New Strategy for Identifying Sepsis Arising in the ICU
A new methodology using administrative codes coupled to a SIRS screening protocol can help identify patients whose sepsis initially appears during their ICU stay, with up to 94 percent accuracy, according to a new study published in Journal of Critical Care.
See Also: Surviving Sepsis Guidelines 2016 Update
"We found that we could reliably identify a patient population with sepsis by coupling a refined code set with SIRS criteria. Manual review revealed a 6% error rate. The patients erroneously identified as septic were nevertheless critically ill. Among the patients with authentic sepsis, only about 1/3 became septic in the ICU," say researchers with the Critical Care Center, Emory University School of Medicine, Emory Healthcare, Atlanta, GA.
Sepsis, the life-threatening inflammatory response to infection, frequently causes inpatient death. Almost half of all patients who survive severe sepsis (sepsis accompanied by organ failure) to hospital discharge die within the following year. Early detection and treatment of sepsis is therefore important in preventing decompensation to organ failure.
The research team sought a standardised, high-specificity strategy to accurately identify a cohort of patients whose sepsis initially appears during their intensive care unit (ICU) stay. Their study covered all patients discharged from an academic hospital between 1 September 2013 and 31 October 2014. Administrative codes and minimal physiologic and laboratory criteria were used to identify patients at high risk of developing the onset of sepsis in the ICU.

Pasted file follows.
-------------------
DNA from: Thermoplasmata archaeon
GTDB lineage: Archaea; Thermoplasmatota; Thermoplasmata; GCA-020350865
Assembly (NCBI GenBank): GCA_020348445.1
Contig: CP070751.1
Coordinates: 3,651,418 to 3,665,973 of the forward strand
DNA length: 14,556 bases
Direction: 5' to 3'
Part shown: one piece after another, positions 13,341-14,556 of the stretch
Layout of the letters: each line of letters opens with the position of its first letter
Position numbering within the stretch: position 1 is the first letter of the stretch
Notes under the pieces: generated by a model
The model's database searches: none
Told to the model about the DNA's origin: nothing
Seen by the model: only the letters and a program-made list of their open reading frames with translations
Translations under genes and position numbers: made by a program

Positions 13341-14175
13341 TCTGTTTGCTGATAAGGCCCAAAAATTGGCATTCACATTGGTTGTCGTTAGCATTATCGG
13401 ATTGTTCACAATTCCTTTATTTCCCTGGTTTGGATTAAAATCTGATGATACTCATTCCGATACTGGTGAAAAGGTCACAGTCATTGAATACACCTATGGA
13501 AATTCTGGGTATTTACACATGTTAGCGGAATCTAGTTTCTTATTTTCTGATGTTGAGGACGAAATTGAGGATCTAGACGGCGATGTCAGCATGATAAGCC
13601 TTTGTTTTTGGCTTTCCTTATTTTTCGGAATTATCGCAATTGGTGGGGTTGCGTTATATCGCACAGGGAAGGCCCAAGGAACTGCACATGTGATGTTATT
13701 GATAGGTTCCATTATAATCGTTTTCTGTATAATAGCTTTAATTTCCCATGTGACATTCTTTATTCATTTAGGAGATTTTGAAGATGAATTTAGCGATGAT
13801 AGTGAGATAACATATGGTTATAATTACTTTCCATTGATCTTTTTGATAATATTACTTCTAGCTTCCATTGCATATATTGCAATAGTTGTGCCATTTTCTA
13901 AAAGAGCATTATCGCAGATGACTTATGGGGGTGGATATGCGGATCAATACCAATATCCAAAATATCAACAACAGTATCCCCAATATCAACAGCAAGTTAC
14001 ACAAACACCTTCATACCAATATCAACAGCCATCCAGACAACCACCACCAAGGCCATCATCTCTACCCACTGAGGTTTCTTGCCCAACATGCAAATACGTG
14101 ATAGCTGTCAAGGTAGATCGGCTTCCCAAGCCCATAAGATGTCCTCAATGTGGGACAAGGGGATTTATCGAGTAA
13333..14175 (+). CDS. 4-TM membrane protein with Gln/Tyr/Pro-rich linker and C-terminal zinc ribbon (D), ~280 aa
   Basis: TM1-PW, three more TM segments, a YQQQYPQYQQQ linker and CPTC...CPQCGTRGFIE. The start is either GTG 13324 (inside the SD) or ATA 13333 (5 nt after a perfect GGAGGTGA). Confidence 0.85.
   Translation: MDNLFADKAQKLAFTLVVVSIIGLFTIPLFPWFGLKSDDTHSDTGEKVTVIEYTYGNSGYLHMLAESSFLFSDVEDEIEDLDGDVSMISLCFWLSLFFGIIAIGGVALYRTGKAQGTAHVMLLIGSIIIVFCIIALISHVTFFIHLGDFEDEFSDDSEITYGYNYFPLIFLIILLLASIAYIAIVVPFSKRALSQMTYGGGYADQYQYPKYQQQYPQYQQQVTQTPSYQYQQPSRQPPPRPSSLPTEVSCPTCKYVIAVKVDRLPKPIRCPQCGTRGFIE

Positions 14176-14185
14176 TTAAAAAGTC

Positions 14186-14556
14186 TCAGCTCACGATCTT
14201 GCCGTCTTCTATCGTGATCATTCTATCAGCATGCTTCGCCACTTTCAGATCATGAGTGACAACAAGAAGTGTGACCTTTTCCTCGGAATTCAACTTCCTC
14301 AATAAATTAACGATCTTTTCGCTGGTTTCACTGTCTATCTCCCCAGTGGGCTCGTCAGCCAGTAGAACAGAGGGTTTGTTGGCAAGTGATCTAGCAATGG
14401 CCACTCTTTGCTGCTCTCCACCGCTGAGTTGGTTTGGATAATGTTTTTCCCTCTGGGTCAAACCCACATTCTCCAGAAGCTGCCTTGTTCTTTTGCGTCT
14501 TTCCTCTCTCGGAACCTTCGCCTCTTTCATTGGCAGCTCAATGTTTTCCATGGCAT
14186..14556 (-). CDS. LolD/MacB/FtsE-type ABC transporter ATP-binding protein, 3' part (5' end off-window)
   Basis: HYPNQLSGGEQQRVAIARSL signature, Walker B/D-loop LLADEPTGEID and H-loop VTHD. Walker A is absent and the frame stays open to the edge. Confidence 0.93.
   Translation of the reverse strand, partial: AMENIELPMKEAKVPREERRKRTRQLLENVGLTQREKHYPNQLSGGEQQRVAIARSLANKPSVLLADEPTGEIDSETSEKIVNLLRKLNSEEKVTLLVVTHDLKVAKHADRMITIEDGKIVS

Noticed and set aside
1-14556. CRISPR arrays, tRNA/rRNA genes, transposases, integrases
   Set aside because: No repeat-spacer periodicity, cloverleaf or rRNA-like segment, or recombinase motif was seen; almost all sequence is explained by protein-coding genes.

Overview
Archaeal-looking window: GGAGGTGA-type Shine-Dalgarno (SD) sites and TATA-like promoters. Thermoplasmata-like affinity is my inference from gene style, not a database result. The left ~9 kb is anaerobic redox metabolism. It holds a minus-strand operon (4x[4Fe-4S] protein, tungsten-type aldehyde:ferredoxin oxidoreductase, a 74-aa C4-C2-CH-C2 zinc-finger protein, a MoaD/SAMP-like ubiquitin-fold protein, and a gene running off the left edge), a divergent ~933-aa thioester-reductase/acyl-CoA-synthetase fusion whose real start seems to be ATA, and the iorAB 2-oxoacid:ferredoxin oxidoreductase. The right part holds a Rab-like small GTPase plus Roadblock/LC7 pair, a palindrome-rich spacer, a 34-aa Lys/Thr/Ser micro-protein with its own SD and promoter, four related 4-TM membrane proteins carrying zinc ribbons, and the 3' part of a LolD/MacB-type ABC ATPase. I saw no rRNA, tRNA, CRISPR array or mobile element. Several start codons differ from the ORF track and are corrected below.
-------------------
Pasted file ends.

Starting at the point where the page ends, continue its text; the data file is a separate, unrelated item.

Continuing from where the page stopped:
Two clinicians then independently reviewed the patient record to verify that the screened-in patients appeared to become septic during their ICU admission. Clinical chart review verified sepsis in 437/466 ICU stays (93.8%). Of these 437 encounters, only 151 (34.6%) were admitted to the ICU with neither SIRS nor evidence of infection and therefore appeared to become septic during their ICU stay.
"Again, our purpose was not to capture all septic patients but rather to identify a cohort of patients arriving in the ICU without clinical evidence of sepsis and becoming septic during that ICU stay," the authors note. "Approximately 1/3 of patients screened manifested sepsis for the first time during (not prior to) the ICU admission. This subpopulation is of significant importance to studies using high-intensity monitoring for early detection and targeted treatment of sepsis."
This study has several limitations. It was a single institution exploratory analysis covering a 14-month period. The methodology excluded septic ICU patients that failed to meet the study's sampling criteria. Also, no attempt was made to estimate the number of excluded patients.
"While it is possible our protocol failed to capture the entire population of septic patients and while it is possible that our protocol failed to accurately identify the time of sepsis onset, analysis of the cohort suggests that it is close to complete and sufficiently precise to ask more detailed questions aimed at early detection and intervention, which is central to modern sepsis care," the authors write.
Source: Journal of Critical Care
Image Credit: Norbert Kaiser
Published on : Tue, 14 Feb 2017
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